The United States Geological Survey recorded a Magnitude 6.4 Earthquake at a depth of about 10.7 km, roughly 12 km to the southwest of Searles Valley, in Kern County, California, slightly after 10.30 am local time (slightly after 5.30 pm GMT) on Thursday 4 July 2019. There are no reports of any significant damage or injuries relating to this quake, but people have reported feeling it across much of California, and in parts of northern Mexico, as well as in Arizona, New Mexico, Nevada, Utah, Colorado, Oregon, Idaho, Wyoming Washington, and Montana. The main event was followed by a series of aftershocks.
Damage to a road near Ridgeway, in Kern County, California, following an Earthquake on 4 July 2019. CNN.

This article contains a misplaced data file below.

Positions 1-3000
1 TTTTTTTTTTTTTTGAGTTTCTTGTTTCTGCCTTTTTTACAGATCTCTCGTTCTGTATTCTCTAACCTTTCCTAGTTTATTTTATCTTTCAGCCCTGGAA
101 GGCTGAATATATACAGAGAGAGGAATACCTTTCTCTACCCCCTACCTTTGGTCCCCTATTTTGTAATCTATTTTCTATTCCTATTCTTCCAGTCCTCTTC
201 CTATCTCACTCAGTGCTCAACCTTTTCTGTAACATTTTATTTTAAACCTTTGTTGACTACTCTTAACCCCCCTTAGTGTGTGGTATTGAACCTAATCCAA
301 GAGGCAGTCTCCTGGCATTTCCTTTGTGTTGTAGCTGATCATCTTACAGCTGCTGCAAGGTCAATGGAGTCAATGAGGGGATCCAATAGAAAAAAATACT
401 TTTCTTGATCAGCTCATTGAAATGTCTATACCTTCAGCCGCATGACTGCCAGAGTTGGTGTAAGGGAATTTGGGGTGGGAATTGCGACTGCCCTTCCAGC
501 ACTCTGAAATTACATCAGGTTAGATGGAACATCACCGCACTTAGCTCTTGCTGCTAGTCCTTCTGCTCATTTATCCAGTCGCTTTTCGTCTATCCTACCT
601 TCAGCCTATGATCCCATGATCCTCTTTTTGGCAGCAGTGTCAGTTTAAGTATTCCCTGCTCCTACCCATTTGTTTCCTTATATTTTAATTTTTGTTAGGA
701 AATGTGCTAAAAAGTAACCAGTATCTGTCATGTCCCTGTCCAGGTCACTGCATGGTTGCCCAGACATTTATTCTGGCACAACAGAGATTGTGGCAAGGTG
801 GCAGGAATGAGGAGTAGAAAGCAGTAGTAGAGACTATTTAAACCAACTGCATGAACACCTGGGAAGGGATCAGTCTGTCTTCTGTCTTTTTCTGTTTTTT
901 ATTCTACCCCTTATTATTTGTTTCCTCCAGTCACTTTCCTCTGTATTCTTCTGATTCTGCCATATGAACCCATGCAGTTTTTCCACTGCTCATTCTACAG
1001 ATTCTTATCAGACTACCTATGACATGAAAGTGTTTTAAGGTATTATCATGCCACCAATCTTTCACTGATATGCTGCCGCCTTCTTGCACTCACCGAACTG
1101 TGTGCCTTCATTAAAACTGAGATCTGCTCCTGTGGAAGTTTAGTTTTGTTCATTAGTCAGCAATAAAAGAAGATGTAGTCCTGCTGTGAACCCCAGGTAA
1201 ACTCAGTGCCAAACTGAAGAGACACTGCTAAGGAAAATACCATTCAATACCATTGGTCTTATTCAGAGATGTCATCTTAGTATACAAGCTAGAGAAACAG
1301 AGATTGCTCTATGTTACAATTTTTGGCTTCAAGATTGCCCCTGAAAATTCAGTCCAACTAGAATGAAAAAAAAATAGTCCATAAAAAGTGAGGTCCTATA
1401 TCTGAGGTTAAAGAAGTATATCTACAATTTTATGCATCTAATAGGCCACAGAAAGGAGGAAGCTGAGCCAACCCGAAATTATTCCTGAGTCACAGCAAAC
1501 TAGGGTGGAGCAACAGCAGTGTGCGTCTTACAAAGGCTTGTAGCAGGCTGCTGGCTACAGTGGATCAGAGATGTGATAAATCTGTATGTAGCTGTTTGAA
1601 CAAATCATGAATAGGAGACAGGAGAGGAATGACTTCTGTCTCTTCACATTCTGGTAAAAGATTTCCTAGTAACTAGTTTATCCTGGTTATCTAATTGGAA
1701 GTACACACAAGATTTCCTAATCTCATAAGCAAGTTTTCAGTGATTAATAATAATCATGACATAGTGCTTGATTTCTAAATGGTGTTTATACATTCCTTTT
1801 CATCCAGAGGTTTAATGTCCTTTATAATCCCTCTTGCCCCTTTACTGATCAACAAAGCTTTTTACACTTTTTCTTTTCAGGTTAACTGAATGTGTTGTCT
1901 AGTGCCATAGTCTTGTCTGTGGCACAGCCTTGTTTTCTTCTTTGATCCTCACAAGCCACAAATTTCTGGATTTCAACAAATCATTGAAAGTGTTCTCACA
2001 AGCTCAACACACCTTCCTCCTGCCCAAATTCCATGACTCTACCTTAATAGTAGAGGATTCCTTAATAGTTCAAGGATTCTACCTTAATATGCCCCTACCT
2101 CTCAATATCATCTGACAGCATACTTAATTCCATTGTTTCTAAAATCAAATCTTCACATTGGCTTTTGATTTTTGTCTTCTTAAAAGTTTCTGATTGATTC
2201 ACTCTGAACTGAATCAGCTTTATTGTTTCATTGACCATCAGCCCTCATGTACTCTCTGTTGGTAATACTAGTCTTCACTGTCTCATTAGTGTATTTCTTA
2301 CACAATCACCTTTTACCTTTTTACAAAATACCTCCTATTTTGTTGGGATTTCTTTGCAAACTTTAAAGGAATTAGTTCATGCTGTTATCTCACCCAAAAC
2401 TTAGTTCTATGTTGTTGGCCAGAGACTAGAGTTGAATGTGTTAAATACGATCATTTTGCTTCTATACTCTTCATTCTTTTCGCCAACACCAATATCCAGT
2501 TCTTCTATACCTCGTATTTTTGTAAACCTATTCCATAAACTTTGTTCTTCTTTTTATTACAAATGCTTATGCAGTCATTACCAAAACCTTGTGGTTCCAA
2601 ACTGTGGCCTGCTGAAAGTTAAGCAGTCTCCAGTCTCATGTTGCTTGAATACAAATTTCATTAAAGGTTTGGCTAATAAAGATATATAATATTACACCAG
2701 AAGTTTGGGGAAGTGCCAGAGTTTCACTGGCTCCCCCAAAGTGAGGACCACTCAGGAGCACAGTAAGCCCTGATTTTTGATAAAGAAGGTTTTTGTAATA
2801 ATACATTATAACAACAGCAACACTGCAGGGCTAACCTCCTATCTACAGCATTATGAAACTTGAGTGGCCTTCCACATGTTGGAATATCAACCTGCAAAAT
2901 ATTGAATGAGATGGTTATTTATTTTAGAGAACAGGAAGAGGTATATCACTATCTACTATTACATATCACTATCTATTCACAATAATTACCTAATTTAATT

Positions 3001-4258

California is extremely prone to Earthquakes due to the presence of the San Andreas Fault, a tectonic plate margin that effectively bisects the state. The west of California, including Santa Barbara and Los Angeles, is located on the Pacific Plate, and is moving to the northwest. The east of California, including Fresno and Bakersfield is on the North American Plate, and is moving to the southeast. The plates do not move smoothly past one-another, but constantly stick together then break apart as the pressure builds up. This has led to a network of smaller faults that criss-cross the state, so that Earthquakes can effectively occur anywhere.
The approximate location of the 4 July 2019 Kern County Earthquake. USGS.
Witness accounts of Earthquakes can help geologists to understand these events and the underlying structures that cause them. If you felt this quake (or if you were in the area but did not, which is also useful information) then you can report it to the United States Geological Survey here.
Tectonic boundaries and faults in California and the surrounding area. USGS.
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